It puts a huge strain on relationships and makes for poor family integration.
The divorce would be listed in whatever province you filed the divorce papers in. I believe the rule is that you can file a divorce in the province where either spouse lives. I know this because I was married in Ontario, divorced in BC. When you file the divorce papers (in BC, this starts a legal proceeding in the Supreme Court of BC) the Court has to first notify a central office in Ottawa that tracks all divorce filings in Canada to make sure that the other spouse hasn’t already filed divorce papers in a different province… which I guess could happen if the couple separate and one moved to a different province. It’s a bit complicated because marriage & divorce are under provincial jurisdiction, but people (obviously) can move provinces between the time of the marriage and the time of the divorce.
As soon as I saw the heading for this post I thought “I bet it’s Alberta”.
If Canada has a red state, it’s Alberta.
Darren, I’m basing my answer on observations on my life living here as well as stories that I’ve done working as a journalist on social issues in the province.
Totally a red state. And also, totally a place where people are more focused on earning money than on having a good quality of life (to grossly generalize).
I could keep speculating about my home province, but I don’t think I’d say anything that was terribly justifiable, so I’ll leave it there.
I second Rahel’s comment. I recently divorced a man from Alberta who, despite pre-nuptial behaviour indicating otherwise, acted like a husband from the 50’s after we tied the knot. After 6 years it was divorce or inner death.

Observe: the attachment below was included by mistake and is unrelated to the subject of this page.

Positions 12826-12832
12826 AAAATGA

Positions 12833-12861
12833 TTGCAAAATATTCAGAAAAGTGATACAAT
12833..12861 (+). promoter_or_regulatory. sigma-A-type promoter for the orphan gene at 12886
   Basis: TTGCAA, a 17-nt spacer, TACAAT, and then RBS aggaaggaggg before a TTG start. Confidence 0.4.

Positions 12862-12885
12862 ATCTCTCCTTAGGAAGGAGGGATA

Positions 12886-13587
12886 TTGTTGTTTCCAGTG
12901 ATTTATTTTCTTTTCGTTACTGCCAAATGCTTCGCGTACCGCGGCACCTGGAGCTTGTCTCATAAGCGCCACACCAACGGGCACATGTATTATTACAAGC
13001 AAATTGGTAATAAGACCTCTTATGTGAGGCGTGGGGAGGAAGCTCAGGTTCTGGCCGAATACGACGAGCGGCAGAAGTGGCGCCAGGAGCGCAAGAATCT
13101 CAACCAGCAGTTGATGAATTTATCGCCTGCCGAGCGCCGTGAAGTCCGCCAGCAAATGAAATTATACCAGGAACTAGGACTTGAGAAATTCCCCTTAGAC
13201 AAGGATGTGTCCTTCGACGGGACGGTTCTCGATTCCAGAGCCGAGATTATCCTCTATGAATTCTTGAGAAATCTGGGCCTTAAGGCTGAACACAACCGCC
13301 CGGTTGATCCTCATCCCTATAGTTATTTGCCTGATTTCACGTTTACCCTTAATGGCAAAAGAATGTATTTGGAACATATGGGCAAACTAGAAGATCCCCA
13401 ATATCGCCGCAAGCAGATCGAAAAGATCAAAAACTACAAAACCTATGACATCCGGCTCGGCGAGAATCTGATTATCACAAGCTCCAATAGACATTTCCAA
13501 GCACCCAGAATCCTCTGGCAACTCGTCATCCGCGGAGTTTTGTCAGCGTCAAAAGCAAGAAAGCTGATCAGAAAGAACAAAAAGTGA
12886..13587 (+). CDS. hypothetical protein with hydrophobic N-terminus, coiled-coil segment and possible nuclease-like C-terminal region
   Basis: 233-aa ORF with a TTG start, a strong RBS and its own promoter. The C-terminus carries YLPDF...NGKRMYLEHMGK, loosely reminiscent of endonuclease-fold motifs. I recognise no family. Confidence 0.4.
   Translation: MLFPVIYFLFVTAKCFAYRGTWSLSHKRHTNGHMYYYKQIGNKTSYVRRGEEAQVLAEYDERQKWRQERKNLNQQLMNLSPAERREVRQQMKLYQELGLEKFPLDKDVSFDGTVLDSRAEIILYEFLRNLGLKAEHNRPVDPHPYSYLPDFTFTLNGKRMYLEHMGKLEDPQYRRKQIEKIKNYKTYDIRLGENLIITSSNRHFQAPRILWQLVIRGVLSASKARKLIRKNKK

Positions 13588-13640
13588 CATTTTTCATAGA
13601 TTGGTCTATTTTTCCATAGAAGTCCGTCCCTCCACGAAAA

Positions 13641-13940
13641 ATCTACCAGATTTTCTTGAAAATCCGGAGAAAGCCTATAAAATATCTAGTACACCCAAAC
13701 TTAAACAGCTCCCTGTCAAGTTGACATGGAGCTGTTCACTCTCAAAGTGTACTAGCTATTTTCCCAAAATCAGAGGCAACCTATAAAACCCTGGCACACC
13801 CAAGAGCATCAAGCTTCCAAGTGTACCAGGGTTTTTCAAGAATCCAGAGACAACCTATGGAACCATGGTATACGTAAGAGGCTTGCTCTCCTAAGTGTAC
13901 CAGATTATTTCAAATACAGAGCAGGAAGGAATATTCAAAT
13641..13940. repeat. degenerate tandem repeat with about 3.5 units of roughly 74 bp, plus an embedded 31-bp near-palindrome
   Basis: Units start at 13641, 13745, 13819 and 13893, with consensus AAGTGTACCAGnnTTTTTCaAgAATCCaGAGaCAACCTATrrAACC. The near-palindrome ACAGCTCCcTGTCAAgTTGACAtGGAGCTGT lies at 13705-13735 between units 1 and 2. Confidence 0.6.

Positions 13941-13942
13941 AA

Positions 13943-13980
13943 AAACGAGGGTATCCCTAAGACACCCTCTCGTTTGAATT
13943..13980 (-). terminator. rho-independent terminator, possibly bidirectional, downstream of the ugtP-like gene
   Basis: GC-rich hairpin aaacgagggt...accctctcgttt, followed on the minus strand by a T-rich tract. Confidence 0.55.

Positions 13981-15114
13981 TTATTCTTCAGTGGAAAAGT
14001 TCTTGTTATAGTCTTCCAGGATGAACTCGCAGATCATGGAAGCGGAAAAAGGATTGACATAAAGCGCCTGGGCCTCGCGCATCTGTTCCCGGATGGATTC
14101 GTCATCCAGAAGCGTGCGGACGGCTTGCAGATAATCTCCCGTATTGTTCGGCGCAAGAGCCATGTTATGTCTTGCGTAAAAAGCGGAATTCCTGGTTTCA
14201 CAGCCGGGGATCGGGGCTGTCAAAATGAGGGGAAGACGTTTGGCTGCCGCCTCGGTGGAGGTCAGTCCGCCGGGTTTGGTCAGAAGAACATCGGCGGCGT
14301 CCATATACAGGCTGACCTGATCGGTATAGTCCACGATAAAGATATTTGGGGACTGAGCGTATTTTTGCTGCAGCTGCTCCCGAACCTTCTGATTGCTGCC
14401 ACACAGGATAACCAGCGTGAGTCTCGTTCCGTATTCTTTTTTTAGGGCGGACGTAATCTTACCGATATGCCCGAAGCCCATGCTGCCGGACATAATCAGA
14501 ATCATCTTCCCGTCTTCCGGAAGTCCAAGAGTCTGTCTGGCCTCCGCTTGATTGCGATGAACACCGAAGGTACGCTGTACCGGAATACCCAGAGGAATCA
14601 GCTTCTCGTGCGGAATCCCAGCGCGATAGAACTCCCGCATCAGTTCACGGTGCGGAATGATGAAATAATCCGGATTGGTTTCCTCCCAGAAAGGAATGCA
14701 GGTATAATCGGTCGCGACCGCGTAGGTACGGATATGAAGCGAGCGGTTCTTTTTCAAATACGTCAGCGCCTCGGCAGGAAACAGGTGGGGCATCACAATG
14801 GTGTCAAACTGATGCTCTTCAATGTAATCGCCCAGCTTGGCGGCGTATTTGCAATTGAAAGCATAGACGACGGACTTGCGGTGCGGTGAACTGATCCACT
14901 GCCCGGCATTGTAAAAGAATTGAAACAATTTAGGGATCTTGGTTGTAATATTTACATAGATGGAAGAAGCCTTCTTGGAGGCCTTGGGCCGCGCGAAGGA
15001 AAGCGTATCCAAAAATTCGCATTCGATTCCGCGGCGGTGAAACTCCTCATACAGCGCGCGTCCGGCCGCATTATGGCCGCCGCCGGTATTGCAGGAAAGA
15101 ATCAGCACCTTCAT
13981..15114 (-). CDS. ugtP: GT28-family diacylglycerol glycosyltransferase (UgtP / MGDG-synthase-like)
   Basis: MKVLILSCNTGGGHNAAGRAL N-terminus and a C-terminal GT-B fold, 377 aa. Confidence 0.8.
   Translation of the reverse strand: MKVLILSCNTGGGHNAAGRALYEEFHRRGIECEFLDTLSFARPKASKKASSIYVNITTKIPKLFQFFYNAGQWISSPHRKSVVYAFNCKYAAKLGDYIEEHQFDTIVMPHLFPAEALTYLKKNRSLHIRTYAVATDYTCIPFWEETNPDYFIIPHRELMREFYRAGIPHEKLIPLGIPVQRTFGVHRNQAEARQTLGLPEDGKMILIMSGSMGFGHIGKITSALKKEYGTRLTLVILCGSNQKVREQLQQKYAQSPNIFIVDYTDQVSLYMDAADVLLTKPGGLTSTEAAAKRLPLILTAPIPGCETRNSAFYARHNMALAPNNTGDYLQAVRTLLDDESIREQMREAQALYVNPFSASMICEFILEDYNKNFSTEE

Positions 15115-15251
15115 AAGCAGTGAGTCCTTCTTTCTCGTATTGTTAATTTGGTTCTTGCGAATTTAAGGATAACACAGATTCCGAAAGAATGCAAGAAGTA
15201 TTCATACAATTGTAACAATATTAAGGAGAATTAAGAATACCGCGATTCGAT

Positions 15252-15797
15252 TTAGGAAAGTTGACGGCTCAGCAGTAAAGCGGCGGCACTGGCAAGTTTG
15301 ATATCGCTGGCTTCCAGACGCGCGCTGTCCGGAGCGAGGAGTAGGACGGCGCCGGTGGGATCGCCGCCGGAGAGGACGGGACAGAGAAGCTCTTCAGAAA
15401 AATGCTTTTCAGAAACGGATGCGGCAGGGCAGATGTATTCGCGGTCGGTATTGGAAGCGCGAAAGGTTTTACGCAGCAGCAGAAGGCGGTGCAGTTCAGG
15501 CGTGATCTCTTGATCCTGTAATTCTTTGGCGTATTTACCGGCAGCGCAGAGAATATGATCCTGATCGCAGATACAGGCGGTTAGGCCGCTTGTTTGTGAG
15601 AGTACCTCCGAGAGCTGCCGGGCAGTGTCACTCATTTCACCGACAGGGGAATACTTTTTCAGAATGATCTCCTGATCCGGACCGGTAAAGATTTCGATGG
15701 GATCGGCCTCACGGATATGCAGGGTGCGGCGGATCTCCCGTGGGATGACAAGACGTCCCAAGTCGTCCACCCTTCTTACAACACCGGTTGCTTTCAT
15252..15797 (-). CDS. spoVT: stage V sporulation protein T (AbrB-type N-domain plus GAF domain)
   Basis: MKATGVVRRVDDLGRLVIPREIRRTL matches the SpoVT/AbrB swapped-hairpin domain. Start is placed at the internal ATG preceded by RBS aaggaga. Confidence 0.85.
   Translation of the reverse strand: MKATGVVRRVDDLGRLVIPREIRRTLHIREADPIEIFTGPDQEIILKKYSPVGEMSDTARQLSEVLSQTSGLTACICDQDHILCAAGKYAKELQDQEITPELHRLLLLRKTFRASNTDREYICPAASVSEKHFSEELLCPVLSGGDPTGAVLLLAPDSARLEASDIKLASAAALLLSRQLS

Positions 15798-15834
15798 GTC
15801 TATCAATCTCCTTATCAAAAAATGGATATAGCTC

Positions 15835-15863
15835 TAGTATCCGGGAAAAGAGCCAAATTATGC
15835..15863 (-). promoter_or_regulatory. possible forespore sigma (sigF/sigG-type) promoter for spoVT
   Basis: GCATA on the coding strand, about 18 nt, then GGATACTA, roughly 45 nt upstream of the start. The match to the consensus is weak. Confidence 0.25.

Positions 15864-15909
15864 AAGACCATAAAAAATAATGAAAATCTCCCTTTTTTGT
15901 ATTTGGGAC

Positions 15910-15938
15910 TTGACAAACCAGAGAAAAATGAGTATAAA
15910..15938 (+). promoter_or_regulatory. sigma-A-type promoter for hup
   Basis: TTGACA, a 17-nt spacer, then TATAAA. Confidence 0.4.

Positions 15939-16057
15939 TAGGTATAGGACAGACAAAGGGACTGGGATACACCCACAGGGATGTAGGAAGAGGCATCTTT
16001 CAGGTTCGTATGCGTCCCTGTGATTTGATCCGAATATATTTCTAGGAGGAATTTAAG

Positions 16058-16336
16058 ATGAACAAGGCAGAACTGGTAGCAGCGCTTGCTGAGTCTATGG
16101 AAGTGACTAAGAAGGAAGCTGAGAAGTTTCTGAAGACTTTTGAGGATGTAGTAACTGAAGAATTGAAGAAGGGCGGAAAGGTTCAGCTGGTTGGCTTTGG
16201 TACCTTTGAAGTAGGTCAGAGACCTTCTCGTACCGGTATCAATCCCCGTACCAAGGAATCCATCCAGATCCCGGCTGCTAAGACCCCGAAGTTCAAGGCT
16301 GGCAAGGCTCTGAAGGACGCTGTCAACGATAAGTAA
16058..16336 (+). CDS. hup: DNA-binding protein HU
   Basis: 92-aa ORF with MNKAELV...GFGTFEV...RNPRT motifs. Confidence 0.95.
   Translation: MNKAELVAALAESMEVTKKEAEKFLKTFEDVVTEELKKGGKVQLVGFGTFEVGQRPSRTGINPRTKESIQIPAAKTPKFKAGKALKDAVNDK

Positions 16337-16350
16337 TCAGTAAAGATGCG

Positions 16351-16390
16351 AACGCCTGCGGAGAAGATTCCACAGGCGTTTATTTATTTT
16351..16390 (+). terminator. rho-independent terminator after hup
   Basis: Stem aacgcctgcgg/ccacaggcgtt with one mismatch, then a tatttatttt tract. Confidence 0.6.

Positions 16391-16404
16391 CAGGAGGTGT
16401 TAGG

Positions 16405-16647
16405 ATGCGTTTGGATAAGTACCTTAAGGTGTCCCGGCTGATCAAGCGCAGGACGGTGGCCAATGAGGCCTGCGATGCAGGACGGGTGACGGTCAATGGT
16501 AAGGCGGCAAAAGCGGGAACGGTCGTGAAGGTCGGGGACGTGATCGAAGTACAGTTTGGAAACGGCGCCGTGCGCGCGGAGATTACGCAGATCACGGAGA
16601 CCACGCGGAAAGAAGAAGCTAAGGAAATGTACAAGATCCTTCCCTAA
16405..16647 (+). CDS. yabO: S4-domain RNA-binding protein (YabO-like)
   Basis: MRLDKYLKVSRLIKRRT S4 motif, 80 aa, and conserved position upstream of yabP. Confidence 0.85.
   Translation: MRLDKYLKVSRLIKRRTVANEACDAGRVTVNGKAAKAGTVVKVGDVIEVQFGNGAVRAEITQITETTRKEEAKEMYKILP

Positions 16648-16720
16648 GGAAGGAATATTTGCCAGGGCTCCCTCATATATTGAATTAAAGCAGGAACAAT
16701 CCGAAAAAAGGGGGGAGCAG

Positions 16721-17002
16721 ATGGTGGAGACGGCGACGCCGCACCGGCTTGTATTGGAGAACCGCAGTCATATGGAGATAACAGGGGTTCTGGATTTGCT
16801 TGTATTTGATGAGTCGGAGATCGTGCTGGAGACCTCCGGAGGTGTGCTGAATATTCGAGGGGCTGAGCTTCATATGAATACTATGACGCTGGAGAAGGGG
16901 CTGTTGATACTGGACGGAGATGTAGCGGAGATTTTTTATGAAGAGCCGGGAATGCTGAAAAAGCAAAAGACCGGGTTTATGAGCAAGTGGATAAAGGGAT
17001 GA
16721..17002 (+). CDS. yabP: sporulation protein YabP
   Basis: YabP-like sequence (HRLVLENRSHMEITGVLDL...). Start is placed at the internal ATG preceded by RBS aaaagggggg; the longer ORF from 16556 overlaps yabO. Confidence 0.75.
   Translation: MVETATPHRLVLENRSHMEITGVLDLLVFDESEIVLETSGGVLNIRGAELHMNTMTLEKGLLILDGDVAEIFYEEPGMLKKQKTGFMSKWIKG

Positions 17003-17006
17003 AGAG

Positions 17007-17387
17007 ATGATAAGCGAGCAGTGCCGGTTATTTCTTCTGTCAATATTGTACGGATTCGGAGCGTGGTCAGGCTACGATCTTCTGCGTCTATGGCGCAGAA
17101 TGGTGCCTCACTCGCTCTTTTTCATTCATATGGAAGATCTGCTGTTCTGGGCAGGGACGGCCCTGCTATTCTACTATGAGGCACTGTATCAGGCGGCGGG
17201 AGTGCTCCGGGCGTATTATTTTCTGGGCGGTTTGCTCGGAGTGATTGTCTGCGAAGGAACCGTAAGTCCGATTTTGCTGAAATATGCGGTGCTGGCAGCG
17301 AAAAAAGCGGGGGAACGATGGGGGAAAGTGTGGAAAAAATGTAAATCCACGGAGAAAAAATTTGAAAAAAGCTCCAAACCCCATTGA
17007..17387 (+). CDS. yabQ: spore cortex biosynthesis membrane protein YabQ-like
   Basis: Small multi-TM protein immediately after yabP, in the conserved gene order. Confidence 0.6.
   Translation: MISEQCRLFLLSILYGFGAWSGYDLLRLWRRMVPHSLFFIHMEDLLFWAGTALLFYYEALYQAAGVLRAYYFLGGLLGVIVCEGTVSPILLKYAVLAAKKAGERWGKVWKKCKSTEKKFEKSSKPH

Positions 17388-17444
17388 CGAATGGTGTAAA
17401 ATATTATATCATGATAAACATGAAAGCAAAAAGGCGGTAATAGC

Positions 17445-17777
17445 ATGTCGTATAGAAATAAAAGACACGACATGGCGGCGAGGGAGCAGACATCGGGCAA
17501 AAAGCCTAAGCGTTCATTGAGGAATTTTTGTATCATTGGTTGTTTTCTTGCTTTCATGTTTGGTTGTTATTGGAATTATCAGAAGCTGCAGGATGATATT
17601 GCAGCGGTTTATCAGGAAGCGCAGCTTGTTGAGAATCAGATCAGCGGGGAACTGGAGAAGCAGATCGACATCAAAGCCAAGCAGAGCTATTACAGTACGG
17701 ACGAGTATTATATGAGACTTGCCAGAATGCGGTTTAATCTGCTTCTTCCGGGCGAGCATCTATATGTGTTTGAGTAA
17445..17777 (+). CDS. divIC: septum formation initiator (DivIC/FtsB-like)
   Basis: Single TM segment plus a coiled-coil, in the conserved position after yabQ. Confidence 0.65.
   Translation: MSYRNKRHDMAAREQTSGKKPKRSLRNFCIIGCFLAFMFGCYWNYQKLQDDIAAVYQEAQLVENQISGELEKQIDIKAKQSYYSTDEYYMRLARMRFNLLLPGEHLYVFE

Maybe the divorce rate just has to do with the fact that people are rushing into things so fast now a days that they don’t realize that the person they are marrying isn’t Mr/Mrs right. People are always throwing around numbers and statistics but the fact is that these numbers always change and the numbers aren’t going to change anything, they’re just another excuse for people to fall back on. Just because you’re from a certain place or because you married a certain way isn’t going to determine your marriage, what determines it is the amount of effort that BOTH people involved put into it. that’s what people need to look at, nit the friggin numbers or reasons for the numbers.
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I agree with the above. Alot of it has to do with the oilpatch and workers moving from other provinces. I live in a town of roughly 300 with an influx of people moving from the east and marrying people here or are leaving their family back home. People moving here to marry are consintatly leaving for home and coming back after every fight or there is a great strain with the distance between them and their family.
It’s our disposable society we have created, don’t like your wife/husband- move on. Does everyone have a ‘best before date’ ? I am not surprised that Alberta has the highest divorce rate. As an educator, I am concerned about how our kids will manage relationships, and commitments when they never see their parents rebound from issues.
People need to spend time problem solving instead of taking the easy route out of throwing in the towel…